Coexpression of Bmx induces activation of Stat5. (A) COS cells were transfected with Stat5 expression vector alone or together with Bmx-HA expression vector. Cell lysates were electrophoresed in 7.5% SDS-PAGE and Western immunoblotted with anti-Stat5 and anti-phosphotyrosine antibodies. (B) The same lysates were analyzed in a mobility shift assay using 32P-labeled oligonucleotide from the promoter of the β-casein gene. The lysates were also supershifted with anti-Stat5 antibody.

Stat transcription factors (signal transducers and activators of transcription) are essential mediators of cytokine-induced gene expression, and their activation is mediated through induction of tyrosine phosphorylation.26 Cytokines activate receptor-associated Jak tyrosine kinases (Jak1, Jak2, Jak3, and Tyk2), which are required for phosphorylation of receptor-recruited Stat transcription factors (Stats 1, 2, 3, 4, 5A, 5B, and 6).26 Tyrosine-phosphorylated Stats dimerize through their SH2 domains to form homodimers or heterodimers, which are subsequently translocated to the nucleus. In addition to tyrosine phosphorylation, serine phosphorylation of at least Stat1 and Stat3 is required for their optimal activity as transcriptional activators.27 Stats are critical mediators of the cytokine-specific responses, including differentiation of hematopoietic cells. For example, Stat4 is required for IL-12–mediated differentiation of Th1 cells, and Stat6 is crucial for the development of IL-4–dependent Th2 responses.28-31 

The present study was undertaken to explore the cellular signaling mechanisms used by a Tec family tyrosine kinase, Bmx. Like the other Tec kinases, Bmx contains the PH, SH2, and kinase domains, whereas the short proline-rich region implicated in interactions with Src kinases is missing, and the SH3 domain does not conform to the consensus characteristics.4 Bmx was originally cloned from bone marrow cells and has recently been shown to be expressed early in myeloid differentiation and in myeloid leukemias.3,4 Therefore, Bmx could be involved in hematopoietic receptor signaling, and here we have investigated the possible role of the Bmx kinase in activation of the Stat signaling pathway.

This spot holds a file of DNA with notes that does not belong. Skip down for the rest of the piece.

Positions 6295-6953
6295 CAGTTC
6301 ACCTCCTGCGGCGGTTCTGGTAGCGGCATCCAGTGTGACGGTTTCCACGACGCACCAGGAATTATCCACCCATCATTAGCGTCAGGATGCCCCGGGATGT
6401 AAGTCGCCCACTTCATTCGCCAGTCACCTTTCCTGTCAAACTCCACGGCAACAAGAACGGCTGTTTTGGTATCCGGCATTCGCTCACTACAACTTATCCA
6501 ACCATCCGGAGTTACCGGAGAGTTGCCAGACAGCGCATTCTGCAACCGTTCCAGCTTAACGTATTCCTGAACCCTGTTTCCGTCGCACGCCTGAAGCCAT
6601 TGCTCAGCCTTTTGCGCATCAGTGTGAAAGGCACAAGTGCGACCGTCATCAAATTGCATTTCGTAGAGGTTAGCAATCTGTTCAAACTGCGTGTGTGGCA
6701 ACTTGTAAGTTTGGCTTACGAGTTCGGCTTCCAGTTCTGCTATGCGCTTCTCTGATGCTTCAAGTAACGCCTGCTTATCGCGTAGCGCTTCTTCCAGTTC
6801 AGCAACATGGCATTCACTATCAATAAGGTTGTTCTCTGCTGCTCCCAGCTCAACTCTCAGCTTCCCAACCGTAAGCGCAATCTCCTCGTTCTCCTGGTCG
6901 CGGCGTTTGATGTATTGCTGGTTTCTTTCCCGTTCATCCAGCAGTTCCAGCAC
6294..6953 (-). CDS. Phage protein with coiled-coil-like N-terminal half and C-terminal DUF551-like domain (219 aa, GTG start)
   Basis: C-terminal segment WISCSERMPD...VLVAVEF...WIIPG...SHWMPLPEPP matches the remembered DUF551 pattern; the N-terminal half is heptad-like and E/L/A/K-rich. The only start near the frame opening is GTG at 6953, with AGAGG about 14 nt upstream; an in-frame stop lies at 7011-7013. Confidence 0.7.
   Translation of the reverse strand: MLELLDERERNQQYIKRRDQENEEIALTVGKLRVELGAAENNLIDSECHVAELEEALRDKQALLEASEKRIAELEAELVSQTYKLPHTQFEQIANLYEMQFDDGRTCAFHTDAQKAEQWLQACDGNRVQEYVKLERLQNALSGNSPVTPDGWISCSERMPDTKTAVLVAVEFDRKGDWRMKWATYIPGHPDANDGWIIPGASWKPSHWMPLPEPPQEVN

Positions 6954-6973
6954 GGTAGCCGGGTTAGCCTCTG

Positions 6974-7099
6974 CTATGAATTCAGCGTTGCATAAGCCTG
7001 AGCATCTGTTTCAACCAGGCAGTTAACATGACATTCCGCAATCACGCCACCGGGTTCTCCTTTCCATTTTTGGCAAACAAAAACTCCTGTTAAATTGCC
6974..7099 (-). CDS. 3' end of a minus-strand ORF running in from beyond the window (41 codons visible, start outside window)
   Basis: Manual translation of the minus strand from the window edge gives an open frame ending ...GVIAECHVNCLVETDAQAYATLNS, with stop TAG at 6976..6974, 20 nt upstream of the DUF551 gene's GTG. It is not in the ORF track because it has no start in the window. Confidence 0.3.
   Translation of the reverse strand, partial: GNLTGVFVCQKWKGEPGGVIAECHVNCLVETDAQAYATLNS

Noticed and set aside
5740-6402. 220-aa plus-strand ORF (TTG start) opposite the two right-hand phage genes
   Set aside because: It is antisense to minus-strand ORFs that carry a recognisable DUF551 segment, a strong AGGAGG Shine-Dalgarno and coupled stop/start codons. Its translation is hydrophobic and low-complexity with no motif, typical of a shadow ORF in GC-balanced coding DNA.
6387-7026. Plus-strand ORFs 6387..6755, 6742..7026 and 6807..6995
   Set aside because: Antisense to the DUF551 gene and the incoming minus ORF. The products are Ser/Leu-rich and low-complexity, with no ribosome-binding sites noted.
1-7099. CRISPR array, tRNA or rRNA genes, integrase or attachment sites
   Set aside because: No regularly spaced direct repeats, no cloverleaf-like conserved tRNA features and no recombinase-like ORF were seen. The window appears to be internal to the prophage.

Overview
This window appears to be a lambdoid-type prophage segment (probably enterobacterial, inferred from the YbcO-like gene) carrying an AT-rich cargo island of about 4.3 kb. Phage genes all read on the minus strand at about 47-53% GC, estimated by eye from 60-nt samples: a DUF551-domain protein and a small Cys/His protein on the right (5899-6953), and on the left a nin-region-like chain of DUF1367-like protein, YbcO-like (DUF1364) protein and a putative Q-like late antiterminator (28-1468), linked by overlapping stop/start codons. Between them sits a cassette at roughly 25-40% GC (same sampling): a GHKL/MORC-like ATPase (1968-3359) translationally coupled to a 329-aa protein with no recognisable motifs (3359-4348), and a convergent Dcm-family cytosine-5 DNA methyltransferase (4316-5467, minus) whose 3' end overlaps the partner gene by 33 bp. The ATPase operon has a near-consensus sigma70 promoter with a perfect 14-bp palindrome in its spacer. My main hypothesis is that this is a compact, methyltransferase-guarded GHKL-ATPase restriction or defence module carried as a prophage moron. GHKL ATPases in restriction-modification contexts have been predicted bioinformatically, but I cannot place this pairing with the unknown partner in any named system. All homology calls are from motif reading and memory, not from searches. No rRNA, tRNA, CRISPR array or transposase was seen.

MATERIALS AND METHODS

Cell culture and transfections. COS-7 and 293T cells were grown in Dulbecco's modified Eagle's medium (DMEM) supplemented with 10% fetal bovine serum (FBS; GIBCO BRL, Life Technologies, Gaithersburg, MD) and antibiotics. Transfections were done using the Calcium-Phosphate Transfection kit (GIBCO) according to manufacturer's instructions. The cells were obtained 72 hours after transfection for immunoprecipitation and electrophoretic gel mobility shift assay and after 48 hours for luciferase assay. Sf9-insect cells were grown in Sf900 medium (GIBCO) with 10% FBS (GIBCO) and antibiotics.

DNA constructs. Hemagglutinin (HA)-epitope was added to the 3′ terminus of Bmx cDNA4 in Bluescript SK (Stratagene, La Jolla, CA). A polymerase chain reaction (PCR) fragment of Bmx, containing the DNA sequence for the HA-epitope, was amplified using 5′-TAT GTC AGT TCA GTC GGA-3′ and 5′-CGT GTC GAC TCA AGC GTA ATC TGG AAC ATC GTA TGG GTA ATG CTT GTC TTT TTC CCG AAG-3′ oligonucleotides. This fragment was used to replace the 3′ BstXI-EcoRV fragment of Bmx in Bluescript SK. Full-length HA-tagged Bmx was cleaved out as a BssHII-Sal I fragment and cloned into Mlu I-Sal I sites of the pCI-Neo expression vector (Promega, Madison, WI), creating the Bmx-HA expression vector.

Fig. 4.